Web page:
Nuptial gift content regulates sex opportunities in South American spiders

In many spider species, males provide gifts to females to encourage them to mate. Usually these gifts are food, providing an obvious nutritional benefit to females. However in the South American spider Paratrechalea ornata, male gifts are mostly worthless, with no nutritional value. In this guest blog Maria Albo discusses her new research, published today in BMC Evolutionary Biology, investigating how mating behaviour is affected when males come bearing false gifts.

Females from nuptial gift-giving species usually obtain direct benefits in the form of food gifts by mating multiple times. This adaptive foraging strategy allows them to gather important resources to improve their survival and the number and/or success of their offspring. In such mating systems, females prefer males offering nutritious gifts and, therefore, males invest in such gifts as these confer access to more partners during the reproductive period.

However, sometimes males are not able to provide the gifts that females prefer, for instance if they have limited food available or low body condition. In such situations, males may decide to maximize their success by reducing the nuptial gifts cost, even if this is against females’ interest. Such is the case in spider species in which males´ gift-giving behaviour evolved into offering non-nutritious items, also known as worthless gifts.

Deception by offering worthless gifts has been described in the Palaearctic spider Pisaura mirabilis, in which there is an occurrence of 38% in nature. As most of the gifts are nutritious, females follow the theoretical prediction and they mate with multiple males to increase their fecundity, especially when they are hungry. Indeed, females penalize males offering worthless gifts by reducing mating duration and the amount of sperm transferred, reducing the number of offspring produced with such males.

But, what happens in mating systems where male deception via worthless gifts is the rule? That is the unique case of the Neotropical gift-giving spider Paratrechalea ornata (Trechaleidae). This species is exceptional for studying sexual selection in relation to gift content, because 70% of nuptial gifts are worthless. In this species, females do not discriminate gift content before or during mating, and males offering worthless gifts are able to mate as successfully as males with nutritious gifts (similar frequencies of acceptances and similar mating durations).

Female (left) and male (right) in the face-to-face position grasping the gift, during mating in Paratrechalea ornata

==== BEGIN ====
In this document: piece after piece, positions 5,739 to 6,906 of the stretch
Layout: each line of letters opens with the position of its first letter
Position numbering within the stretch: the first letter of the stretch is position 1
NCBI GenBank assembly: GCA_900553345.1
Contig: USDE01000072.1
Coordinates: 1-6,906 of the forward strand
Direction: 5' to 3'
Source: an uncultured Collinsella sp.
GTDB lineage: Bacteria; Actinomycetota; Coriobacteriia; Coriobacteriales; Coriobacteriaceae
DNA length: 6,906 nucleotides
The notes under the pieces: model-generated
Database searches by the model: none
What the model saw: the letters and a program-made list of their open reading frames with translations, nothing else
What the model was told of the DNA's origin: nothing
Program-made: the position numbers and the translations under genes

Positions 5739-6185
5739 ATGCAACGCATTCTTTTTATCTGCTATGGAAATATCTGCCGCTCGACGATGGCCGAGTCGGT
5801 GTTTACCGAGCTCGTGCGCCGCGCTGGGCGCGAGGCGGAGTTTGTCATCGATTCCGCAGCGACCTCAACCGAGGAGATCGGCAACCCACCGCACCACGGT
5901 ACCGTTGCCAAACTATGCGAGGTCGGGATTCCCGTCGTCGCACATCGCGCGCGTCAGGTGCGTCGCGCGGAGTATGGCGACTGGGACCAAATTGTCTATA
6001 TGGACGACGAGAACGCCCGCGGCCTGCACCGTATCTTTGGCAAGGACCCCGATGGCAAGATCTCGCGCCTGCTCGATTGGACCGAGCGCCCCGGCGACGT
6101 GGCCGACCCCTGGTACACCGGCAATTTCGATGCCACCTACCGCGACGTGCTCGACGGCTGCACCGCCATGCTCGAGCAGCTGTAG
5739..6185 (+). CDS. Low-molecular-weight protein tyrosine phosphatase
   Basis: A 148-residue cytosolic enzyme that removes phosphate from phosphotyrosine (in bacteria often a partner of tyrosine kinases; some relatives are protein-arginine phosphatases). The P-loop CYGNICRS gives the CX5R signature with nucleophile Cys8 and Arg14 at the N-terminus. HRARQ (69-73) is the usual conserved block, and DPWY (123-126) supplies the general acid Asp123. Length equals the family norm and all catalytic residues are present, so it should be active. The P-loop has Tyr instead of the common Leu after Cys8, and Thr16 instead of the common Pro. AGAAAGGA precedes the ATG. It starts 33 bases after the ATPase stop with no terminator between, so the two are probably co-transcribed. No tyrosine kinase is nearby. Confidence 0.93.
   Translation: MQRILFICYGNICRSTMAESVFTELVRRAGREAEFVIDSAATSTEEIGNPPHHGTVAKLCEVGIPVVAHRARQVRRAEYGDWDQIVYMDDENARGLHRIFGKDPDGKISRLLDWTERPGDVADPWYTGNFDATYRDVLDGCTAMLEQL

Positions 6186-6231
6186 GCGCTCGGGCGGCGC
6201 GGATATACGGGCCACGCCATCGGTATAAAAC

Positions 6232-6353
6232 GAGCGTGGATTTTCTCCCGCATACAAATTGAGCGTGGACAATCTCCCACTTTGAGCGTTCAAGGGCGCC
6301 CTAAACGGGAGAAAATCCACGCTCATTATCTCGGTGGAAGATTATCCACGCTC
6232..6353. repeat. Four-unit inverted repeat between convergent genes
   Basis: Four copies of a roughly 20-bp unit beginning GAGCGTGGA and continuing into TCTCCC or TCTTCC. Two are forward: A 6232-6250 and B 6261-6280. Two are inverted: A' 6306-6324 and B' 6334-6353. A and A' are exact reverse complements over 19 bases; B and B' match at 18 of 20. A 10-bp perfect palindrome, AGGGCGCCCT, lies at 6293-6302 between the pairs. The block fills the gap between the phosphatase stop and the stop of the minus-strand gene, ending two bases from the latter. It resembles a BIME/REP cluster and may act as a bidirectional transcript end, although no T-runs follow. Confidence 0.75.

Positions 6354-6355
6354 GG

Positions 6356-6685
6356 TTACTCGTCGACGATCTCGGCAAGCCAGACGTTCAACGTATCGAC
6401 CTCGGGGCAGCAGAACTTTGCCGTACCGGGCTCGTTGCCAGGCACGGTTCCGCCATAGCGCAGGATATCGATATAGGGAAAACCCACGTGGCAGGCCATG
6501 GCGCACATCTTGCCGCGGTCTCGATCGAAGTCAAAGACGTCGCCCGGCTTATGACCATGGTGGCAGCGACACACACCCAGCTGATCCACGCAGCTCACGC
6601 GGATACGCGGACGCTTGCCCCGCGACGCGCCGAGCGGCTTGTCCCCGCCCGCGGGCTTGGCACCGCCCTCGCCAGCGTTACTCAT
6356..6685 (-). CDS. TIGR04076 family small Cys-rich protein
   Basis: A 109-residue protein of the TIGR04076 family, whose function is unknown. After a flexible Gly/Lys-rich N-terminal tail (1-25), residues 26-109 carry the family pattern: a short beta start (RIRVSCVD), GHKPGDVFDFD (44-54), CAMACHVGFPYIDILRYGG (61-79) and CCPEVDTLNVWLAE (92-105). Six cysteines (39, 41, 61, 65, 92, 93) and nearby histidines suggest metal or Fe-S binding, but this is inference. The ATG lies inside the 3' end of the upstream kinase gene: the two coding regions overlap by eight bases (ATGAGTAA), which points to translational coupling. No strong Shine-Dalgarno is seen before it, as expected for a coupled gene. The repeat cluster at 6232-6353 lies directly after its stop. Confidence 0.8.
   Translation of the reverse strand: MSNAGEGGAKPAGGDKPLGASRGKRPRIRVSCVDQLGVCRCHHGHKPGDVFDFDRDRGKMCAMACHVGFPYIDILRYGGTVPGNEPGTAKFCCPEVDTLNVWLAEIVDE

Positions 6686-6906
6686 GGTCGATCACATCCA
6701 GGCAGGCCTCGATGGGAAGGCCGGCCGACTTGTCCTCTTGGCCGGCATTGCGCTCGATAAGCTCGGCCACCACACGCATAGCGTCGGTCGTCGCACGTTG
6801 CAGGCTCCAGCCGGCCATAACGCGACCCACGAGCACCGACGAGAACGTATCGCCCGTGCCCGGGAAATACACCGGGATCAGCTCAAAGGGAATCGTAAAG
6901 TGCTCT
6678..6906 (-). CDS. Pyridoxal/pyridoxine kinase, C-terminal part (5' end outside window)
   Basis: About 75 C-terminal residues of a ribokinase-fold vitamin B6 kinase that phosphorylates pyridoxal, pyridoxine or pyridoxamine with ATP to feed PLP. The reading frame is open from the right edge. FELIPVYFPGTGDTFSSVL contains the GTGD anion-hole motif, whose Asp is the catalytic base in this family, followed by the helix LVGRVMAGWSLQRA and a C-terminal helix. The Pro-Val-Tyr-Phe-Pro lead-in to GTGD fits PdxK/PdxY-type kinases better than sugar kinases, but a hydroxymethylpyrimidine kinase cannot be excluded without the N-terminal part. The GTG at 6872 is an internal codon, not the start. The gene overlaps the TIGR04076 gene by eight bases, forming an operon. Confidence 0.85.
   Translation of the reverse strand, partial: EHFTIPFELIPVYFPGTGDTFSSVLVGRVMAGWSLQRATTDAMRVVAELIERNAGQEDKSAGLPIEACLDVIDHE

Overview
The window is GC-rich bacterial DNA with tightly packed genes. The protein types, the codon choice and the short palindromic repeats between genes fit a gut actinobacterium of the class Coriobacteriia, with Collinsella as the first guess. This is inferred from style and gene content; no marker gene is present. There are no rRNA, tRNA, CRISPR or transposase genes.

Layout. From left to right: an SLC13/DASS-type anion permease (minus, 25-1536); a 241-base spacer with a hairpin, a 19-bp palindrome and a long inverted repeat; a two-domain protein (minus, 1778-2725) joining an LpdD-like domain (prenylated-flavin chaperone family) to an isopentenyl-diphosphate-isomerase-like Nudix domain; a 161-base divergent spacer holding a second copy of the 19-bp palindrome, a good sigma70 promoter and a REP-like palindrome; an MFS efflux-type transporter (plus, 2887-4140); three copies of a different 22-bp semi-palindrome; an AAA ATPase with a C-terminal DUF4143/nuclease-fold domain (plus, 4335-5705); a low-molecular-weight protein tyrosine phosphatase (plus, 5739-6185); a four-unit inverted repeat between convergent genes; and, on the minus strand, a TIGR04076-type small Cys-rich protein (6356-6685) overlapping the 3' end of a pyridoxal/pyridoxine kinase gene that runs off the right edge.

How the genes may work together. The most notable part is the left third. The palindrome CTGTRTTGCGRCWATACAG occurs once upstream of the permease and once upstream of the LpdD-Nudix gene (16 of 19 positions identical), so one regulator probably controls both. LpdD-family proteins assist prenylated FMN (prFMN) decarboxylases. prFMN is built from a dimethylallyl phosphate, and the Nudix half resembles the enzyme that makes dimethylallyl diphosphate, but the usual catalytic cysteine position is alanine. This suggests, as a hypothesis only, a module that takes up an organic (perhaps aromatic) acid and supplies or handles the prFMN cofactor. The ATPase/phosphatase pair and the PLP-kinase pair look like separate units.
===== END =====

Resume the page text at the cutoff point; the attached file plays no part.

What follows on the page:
M.J. Albo

We predicted that in this scenario of high frequency of worthless gifts there should be little or no influence of hunger state on female receptivity. Following this prediction, we set up a laboratory experiment where we exposed well and poorly fed females to multiple matings with males offering nutritious or worthless gifts. This resulted in three experimental groups: well-fed females exposed to males offering nutritious gifts, well-fed females exposed to males offering worthless gifts and poorly fed females which could feed only from nutritious gifts offered by males.

We found that all female groups had similar mating rates irrespective of feeding condition, and even poorly fed females did not significantly increase the number of matings with males offering nutritious gifts. Thus, as predicted, polyandry (i.e. a female mating with multiple males) doesn’t seem to be an adaptive foraging strategy in the Neotropical spider.

How mating behaviour has changed over evolutionary time in this species is still unknown, but one possibility is that female receptivity may have changed due to evolution of male deception. Because seven out of ten males offer worthless gifts, females avoid mating as a foraging strategy. We propose that female receptivity depends on hunger in mating systems with mostly nutritious gifts but not in mating systems with a majority of worthless gifts.

Gift-giving spider mating systems are good models for studying how ecological conditions in interaction with sexual selection are shaping individual reproductive success. We know that male deception is correlated with prey availability and male body condition, and therefore linked to environmental variations. So, we are currently developing comparative studies considering different levels of male deception and ecological variations among species and populations. This will allow us to infer more general ideas on whether male deception may influence female receptivity and mating rate in gift-giving species.

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